ACELG

 

mendes-j-m

The EU Commission has recently announced that investor-state dispute settlement (ISDS) will no longer be part of its proposals on TTIP. This was the Commission’s response to public contestation and fears that such a mechanism could place unjustified constraints on democratic institutions and on the capacity of states and of the EU to preserve their regulatory autonomy. The change announced by the Commission may be a step in the right direction. But there are other reasons of concern in the current Commission proposals, which have been overshadowed by the discussion on ISDS. Once the agreement is in place, how will decisions be made on the differences between EU and US regulation that could be usefully overcome? On which technical requirements are unnecessarily duplicated? On which standards should remain in place because they contend with health safety in a way that would not be compatible with EU standards? On which areas are too distinct to justify attempts at mutual recognition? Such issues will be decided, in a first instance, via regulatory cooperation between the EU and the US. Thus far there has been little debate on this chapter of TTIP. Yet, regulatory cooperation may remove decision-making further away from parliamentary oversight and impact on existing institutional balances in the EU.

Regulatory cooperation allows the EU and the US to “build bridges” between their regulatory systems. The Commission has stressed that it “will not change the way each side makes regulation”. But regulatory cooperation consists of a series of procedural duties, which are already changing the way regulation is made in the EU. Last May, the Commission announced its new better lawmaking agenda. Non-legislative procedures are now, as a matter of general rule, subject to impact assessment procedures. Impact assessments are one of the good regulatory practices envisaged in the textual proposal of the Commission on regulatory cooperation. The extension of impact assessments to non-legislative procedures seems to be the Commission’s reply to US claims that EU procedures are not sufficiently transparent, because they lack both rules on notice and comment and regulatory impact assessments. Both are a standard practice in rulemaking by US agencies. Both have been indeed absent from EU non-legislative rulemaking. Until now (when it comes to impact assessments). Whether TTIP will be adopted or not, modifications in the way the EU regulates are already set in motion. In itself, this is not necessarily a bad development. But it is crucial to determine how such changes may impact on the institutional balances and mechanisms of democratic oversight that the current Treaty procedures enshrine.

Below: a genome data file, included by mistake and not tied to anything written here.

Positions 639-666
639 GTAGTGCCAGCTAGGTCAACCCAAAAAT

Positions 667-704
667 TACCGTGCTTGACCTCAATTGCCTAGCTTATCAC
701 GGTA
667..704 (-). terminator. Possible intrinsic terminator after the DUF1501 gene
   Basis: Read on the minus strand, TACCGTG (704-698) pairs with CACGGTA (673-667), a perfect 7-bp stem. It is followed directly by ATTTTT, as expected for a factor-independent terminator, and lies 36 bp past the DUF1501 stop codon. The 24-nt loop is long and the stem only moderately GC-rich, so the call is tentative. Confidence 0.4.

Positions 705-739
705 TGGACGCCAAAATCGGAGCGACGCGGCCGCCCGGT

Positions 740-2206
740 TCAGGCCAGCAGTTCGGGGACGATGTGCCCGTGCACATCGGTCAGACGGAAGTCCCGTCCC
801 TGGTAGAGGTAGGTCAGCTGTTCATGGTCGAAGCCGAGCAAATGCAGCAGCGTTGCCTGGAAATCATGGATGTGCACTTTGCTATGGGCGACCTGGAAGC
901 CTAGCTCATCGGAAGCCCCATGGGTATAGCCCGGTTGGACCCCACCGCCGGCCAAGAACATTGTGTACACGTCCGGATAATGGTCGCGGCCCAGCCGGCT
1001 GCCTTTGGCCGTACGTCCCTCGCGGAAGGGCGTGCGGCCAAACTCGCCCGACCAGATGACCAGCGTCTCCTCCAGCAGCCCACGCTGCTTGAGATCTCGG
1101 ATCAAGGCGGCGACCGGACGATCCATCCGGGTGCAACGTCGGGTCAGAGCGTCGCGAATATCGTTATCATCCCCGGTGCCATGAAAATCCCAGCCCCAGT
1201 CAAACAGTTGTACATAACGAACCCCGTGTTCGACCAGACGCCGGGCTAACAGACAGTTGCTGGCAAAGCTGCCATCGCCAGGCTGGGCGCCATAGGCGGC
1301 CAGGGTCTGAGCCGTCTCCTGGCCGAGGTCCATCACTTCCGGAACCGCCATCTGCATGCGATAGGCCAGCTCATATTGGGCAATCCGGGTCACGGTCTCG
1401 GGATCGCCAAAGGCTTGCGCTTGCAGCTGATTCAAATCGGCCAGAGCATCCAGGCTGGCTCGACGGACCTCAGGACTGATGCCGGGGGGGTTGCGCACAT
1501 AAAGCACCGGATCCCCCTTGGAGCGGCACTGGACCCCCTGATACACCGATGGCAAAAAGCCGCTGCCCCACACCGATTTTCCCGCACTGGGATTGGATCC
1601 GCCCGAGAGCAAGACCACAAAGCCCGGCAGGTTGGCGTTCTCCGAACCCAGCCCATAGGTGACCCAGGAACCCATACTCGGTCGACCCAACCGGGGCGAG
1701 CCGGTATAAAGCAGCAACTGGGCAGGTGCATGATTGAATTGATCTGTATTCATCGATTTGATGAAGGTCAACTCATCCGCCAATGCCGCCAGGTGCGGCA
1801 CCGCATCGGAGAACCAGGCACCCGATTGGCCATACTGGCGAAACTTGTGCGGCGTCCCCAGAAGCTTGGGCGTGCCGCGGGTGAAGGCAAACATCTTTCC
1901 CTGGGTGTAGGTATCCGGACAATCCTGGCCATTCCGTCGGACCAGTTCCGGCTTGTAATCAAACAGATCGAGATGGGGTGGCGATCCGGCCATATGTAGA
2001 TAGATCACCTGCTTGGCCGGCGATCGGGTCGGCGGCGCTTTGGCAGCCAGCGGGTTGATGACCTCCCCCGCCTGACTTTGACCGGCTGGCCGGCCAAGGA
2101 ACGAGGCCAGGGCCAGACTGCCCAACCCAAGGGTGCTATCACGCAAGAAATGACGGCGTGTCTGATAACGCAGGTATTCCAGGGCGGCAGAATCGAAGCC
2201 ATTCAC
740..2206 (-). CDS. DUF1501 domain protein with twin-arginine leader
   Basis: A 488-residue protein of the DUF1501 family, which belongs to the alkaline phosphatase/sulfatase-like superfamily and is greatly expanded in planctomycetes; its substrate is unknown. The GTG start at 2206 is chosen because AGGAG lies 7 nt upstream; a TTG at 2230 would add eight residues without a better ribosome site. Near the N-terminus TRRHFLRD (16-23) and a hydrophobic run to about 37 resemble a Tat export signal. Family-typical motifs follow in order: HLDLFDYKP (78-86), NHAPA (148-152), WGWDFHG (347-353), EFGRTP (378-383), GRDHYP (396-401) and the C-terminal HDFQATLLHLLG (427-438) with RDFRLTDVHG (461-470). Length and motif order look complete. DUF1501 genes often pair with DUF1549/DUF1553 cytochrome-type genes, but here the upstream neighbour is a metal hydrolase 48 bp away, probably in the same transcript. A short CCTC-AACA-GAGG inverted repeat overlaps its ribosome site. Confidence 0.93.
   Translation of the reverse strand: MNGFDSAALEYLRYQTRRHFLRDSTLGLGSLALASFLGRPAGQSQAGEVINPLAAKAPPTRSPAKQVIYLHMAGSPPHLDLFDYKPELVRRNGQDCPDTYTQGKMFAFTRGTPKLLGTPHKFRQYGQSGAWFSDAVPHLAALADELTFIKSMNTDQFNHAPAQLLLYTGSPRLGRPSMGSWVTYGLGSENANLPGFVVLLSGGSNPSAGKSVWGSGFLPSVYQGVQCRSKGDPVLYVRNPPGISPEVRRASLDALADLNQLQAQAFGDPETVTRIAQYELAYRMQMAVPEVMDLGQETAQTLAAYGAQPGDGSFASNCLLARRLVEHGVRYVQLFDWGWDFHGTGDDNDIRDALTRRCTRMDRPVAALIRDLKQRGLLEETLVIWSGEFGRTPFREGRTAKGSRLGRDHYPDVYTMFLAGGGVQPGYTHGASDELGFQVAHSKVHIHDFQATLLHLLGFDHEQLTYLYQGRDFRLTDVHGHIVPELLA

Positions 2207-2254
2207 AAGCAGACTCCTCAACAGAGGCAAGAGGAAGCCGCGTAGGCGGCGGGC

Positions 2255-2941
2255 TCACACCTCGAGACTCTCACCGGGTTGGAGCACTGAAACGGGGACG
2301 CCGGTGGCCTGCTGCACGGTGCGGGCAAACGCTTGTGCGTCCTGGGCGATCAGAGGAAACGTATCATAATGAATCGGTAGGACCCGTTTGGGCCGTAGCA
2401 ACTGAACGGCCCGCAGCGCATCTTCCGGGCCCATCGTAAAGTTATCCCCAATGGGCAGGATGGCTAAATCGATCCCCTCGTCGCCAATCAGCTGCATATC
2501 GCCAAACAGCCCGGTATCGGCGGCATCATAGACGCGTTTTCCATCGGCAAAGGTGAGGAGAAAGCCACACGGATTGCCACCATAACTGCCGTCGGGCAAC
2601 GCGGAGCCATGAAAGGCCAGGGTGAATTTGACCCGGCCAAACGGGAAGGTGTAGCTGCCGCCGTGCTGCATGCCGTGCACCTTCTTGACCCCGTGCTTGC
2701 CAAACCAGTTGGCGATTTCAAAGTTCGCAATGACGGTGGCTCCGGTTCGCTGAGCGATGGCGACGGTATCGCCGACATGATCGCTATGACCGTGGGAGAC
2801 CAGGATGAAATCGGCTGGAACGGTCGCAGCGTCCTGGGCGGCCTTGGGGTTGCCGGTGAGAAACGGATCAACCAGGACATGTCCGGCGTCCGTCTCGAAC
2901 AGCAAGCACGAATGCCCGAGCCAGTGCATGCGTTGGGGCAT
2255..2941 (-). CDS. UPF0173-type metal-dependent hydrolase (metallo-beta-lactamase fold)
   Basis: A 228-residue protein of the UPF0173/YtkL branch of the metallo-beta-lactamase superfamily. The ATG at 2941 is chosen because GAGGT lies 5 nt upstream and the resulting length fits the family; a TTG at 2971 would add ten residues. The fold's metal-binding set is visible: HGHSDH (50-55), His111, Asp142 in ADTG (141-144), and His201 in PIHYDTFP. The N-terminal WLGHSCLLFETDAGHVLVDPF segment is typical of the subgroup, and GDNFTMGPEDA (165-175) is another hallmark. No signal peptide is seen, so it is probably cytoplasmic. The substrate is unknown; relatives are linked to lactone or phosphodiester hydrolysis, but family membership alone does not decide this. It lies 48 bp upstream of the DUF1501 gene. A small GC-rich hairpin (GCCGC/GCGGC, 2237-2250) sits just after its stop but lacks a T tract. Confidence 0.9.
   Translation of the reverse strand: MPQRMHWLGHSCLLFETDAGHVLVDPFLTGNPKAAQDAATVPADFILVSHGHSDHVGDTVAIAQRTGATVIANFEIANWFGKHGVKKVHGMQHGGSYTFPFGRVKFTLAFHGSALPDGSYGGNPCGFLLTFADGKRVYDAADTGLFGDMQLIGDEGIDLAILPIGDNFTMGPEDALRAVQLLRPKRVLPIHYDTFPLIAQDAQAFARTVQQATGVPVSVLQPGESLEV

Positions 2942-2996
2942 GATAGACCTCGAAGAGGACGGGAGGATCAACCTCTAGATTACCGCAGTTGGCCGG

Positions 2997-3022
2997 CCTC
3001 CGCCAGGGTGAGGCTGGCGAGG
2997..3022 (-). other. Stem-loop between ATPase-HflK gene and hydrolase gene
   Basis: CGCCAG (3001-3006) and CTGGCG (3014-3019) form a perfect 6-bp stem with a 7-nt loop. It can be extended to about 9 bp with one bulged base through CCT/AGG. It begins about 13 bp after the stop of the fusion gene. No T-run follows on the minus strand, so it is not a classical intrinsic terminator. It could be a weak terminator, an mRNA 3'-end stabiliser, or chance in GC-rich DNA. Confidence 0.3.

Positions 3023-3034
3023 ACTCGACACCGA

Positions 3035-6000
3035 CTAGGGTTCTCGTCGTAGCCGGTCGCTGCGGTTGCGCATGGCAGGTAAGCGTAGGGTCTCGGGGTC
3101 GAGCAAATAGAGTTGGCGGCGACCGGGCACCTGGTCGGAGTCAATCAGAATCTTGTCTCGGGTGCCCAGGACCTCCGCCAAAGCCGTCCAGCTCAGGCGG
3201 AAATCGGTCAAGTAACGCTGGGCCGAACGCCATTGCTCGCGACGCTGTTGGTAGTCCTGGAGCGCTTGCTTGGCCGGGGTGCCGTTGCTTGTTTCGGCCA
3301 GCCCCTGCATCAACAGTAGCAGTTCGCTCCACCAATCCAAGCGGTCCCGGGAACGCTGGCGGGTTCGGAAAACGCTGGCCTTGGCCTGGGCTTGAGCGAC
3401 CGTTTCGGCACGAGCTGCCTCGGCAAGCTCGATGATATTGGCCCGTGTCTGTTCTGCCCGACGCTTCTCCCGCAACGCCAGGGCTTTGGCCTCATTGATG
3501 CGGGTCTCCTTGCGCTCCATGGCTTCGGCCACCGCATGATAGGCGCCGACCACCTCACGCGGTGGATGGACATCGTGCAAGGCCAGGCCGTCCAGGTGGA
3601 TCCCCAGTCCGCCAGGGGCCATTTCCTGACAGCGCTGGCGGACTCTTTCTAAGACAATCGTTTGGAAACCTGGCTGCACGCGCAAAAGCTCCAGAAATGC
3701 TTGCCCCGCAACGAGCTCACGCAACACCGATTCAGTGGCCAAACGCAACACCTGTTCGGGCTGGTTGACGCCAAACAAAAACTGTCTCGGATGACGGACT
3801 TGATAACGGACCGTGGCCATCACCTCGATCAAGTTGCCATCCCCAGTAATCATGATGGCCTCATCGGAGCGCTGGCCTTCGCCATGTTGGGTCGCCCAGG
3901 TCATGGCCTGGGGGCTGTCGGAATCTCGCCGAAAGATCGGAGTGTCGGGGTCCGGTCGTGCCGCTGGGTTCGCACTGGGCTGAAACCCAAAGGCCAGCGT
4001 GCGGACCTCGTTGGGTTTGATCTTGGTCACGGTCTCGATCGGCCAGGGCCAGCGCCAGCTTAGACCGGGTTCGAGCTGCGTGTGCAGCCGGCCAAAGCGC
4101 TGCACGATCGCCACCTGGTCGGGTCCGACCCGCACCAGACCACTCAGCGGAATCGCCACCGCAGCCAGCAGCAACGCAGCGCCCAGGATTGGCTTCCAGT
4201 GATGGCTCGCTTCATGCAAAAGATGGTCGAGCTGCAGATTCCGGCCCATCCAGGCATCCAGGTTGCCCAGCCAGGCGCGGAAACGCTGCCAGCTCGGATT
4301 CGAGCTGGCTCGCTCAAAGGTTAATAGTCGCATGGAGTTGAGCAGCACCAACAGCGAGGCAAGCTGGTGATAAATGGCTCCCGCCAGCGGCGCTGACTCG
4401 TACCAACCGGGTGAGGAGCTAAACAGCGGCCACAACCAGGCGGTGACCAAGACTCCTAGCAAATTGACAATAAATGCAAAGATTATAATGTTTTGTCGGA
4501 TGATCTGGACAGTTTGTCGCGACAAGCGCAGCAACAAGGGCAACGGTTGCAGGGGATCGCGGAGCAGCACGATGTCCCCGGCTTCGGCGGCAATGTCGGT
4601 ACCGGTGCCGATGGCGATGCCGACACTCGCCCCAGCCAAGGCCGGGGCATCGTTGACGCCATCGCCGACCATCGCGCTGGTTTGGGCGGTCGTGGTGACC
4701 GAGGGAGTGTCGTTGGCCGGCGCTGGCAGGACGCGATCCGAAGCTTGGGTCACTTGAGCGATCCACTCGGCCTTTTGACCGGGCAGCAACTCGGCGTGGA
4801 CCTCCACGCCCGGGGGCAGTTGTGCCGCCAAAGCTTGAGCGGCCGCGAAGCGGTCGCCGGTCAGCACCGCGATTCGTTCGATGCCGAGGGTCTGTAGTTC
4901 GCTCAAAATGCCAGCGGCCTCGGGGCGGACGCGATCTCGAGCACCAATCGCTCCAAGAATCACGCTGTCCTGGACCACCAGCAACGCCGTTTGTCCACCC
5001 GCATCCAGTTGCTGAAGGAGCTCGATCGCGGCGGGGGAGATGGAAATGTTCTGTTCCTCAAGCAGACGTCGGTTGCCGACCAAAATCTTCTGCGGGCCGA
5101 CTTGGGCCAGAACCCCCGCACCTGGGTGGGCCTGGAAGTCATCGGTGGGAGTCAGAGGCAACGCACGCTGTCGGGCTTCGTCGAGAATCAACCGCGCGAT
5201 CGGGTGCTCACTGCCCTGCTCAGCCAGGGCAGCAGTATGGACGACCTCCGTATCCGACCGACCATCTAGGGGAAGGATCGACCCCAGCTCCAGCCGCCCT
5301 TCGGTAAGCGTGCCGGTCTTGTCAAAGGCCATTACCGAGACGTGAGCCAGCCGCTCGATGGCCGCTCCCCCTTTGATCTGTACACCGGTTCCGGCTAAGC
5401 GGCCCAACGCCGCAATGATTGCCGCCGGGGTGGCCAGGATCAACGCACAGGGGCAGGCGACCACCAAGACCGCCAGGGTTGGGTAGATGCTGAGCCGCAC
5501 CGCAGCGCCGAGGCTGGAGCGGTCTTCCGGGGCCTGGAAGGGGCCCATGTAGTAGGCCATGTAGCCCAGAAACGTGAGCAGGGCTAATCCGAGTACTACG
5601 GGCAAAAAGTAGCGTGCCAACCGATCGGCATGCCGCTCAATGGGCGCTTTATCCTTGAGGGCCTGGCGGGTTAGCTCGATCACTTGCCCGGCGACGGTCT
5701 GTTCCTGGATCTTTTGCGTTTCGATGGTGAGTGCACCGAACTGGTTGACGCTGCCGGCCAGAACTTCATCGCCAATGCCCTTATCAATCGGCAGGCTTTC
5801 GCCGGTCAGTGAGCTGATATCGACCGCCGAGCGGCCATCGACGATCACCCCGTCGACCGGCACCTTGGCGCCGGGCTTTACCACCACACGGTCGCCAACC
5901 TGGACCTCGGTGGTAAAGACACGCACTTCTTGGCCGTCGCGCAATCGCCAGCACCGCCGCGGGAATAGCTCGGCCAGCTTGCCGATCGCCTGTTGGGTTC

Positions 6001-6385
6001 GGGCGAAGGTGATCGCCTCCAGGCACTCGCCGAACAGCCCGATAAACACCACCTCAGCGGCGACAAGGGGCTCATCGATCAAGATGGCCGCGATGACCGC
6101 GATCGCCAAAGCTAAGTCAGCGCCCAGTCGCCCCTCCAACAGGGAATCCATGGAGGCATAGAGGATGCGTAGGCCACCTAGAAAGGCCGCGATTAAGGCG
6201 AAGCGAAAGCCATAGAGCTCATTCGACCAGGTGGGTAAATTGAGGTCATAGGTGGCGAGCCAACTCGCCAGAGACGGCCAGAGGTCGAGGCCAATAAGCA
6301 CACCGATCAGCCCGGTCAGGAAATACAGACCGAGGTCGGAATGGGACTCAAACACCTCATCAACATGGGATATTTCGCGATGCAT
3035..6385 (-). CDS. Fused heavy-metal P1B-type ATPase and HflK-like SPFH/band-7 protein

Together with impact assessments, the Commission’s textual proposal on regulatory cooperation under TTIP envisages a binding duty to consult stakeholders prior to the adoption of EU legislative and non-legislative acts. It is noteworthy that both impact assessments and the duty to consult would apply irrespective of transatlantic impacts. So, if TTIP would be approved as now envisaged by the Commission, any interested natural or legal person would have “a reasonable opportunity” to provide input to any piece of planned EU legislation or regulation (delegated or implementing acts) that deals with services or goods (“in areas not excluded from the scope of the TTIP provisions”, sic). This is absolutely unprecedented. Consultations have been conducted in the past but as institutional practices, not in general as formally binding duties, except in the rare instances where sector legislation determined otherwise. The Commission has firmly denied for over a decade the legal enshrinement of duties of consultation. Now, such duties could come via TTIP and apply both to non-legislative and to legislative procedures. And – it is worth stressing – irrespective of their transatlantic impacts.